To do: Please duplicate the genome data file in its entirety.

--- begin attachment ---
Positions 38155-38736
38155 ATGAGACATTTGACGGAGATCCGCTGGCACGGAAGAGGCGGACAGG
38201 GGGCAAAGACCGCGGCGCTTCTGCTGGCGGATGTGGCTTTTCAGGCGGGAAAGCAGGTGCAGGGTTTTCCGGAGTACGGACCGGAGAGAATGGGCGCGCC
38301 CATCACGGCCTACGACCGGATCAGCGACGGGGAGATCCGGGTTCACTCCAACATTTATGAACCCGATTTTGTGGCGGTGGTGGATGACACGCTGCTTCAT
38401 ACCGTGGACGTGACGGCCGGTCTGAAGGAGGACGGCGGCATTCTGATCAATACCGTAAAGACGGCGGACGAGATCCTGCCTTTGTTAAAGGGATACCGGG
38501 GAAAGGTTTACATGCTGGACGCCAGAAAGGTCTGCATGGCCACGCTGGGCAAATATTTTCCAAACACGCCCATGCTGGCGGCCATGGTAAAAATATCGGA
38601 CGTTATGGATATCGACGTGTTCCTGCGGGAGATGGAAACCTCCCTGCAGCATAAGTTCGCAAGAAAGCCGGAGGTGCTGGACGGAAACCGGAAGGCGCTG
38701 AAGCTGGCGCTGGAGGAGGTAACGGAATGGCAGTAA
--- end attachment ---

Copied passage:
Positions 38155-38736
38155 ATGAGACATTTGACGGAGATCCGCTGGCACGGAAGAGGCGGACAGG
38201 GGGCAAAGACCGCGGCGCTTCTGCTGGCGGATGTGGCTTTTCAGGCGGGAAAGCAGGTGCAGGGTTTTCCGGAGTACGGACCGGAGAGAATGGGCGCGCC
38301 CATCACGGCCTACGACCGGATCAGCGACGGGGAGATCCGGGTTCACTCCAACATTTATGAACCCGATTTTGTGGCGGTGGTGGATGACACGCTGCTTCAT
38401 ACCGTGGACGTGACGGCCGGTCTGAAGGAGGACGGCGGCATTCTGATCAATACCGTAAAGACGGCGGACGAGATCCTGCCTTTGTTAAAGGGATACCGGG
38501 GAAAGGTTTACATGCTGGACGCCAGAAAGGTCTGCATGGCCACGCTGGGCAAATATTTTCCAAACACGCCCATGCTGGCGGCCATGGTAAAAATATCGGA
38601 CGTTATGGATATCGACGTGTTCCTGCGGGAGATGGAAACCTCCCTGCAGCATAAGTTCGCAAGAAAGCCGGAGGTGCTGGACGGAAACCGGAAGGCGCTG
38701 AAGCTGGCGCTGGAGGAGGTAACGGAATGGCAGTAA